U.S. President Barack Obama is offering millions of dollars in federal aid to help the state of California overcome the effects of severe drought.

In a visit to Fresno, California, Friday, the president also said he would seek $1 billion from Congress to help communities across the country to manage the effects of climate change.

Mr. Obama drew a connection between the drought in California and the broader impact that he said climate change is having on the country. He said a changing climate means that droughts, floods, and other natural disasters will last longer and will be potentially harsher.

California, which is the biggest food producer in the country, is suffering its worst drought in more than 100 years.

The measures mentioned by the president include $100 million in disaster assistance for livestock owners, $15 million in targeted conservation assistance, and $60 million in aid for food banks. The assistance is part of a farm bill that the U.S. Congress recently passed.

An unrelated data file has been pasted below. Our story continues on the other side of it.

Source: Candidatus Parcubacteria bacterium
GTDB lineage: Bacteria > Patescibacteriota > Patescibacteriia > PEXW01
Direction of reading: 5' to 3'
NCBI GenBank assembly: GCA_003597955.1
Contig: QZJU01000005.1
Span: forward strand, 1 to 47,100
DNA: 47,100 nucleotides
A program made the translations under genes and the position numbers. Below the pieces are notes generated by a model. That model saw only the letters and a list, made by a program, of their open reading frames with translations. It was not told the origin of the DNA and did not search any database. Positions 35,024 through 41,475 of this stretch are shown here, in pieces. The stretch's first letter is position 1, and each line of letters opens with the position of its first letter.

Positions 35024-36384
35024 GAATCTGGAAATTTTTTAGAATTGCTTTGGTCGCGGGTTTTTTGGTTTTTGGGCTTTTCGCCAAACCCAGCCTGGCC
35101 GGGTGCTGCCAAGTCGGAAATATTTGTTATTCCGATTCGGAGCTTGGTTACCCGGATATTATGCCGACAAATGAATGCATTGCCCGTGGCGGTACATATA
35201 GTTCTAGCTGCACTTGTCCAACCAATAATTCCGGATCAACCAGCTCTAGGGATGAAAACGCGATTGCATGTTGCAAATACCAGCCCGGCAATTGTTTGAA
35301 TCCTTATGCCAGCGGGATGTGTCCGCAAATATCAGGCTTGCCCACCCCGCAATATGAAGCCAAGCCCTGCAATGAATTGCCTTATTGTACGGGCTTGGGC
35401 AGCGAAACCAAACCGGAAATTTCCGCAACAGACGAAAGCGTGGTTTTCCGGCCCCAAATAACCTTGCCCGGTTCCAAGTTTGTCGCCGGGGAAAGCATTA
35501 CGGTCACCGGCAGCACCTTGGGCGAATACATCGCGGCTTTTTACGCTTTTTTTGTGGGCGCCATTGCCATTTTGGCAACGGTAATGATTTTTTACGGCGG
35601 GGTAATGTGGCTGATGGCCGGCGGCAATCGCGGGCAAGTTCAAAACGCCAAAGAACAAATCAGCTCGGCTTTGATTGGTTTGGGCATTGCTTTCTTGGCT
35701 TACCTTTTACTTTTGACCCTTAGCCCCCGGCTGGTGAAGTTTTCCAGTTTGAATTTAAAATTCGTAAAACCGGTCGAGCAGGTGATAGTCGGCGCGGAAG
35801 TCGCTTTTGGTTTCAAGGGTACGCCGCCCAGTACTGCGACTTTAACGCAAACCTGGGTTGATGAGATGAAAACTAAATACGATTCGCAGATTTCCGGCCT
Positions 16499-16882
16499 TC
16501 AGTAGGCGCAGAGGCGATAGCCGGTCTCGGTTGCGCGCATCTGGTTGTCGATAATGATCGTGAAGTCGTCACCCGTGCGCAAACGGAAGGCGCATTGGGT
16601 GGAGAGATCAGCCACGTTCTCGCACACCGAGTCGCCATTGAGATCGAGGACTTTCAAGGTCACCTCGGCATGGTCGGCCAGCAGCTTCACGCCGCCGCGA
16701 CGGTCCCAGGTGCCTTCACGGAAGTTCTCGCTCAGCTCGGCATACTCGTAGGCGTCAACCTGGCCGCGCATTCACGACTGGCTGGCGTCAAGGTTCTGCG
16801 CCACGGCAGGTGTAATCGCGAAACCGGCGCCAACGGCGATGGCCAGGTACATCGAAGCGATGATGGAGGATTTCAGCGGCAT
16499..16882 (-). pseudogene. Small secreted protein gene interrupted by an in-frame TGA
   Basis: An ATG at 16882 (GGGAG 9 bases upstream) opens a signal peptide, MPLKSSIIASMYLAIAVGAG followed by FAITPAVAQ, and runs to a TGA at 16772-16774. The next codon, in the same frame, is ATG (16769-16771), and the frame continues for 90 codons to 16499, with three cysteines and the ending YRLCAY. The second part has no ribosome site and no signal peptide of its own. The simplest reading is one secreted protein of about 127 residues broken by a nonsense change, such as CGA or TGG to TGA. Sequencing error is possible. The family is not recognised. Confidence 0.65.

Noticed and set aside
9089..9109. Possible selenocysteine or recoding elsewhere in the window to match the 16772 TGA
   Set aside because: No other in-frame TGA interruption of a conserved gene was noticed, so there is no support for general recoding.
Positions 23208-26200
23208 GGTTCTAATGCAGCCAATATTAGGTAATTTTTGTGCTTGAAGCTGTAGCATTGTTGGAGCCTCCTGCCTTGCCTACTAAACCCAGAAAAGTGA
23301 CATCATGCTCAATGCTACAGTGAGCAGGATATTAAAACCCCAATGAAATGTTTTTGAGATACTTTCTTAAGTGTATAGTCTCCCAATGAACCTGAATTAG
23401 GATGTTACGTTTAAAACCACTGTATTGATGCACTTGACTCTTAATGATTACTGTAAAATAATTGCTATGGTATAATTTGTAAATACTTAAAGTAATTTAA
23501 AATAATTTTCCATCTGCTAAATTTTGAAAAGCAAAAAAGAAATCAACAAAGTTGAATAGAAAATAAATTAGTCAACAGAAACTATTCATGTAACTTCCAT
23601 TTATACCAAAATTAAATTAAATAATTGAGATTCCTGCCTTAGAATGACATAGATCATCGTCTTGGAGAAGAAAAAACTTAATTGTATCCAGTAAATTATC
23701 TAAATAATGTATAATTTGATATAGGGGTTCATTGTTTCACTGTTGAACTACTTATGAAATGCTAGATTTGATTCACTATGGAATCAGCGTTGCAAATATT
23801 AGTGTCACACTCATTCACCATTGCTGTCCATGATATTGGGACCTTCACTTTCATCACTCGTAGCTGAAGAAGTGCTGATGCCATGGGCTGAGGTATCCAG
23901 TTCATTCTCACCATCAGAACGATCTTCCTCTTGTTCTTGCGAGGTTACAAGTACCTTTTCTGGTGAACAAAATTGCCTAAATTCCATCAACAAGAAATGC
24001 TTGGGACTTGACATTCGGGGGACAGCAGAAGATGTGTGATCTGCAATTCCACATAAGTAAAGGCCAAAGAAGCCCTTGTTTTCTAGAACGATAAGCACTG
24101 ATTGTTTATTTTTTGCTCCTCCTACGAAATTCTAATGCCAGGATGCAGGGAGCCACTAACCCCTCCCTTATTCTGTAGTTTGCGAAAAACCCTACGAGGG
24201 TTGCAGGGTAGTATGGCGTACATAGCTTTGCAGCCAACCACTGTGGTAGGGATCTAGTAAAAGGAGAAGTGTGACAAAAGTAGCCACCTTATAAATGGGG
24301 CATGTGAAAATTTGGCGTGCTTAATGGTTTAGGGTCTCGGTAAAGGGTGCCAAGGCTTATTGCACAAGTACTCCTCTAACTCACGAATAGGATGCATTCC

While in California, Mr. Obama met with farmers and community leaders to learn about the effects of the drought on local agriculture.

One farmer, Sarah Woolf, said more must be done to address the long-term causes of drought in California.

"We are very grateful that the president is coming and recognizing that we have a problem, however there's not much he can do to fix the problem today. It's a long-term fix that we need. We need to better manage our water supply in California and have a more balanced approach to how we deliver water."

Mr. Obama acknowledged that California must work towards long-term solutions to the state's water issues. He said everyone in the state must start rethinking how they approach water for decades to come.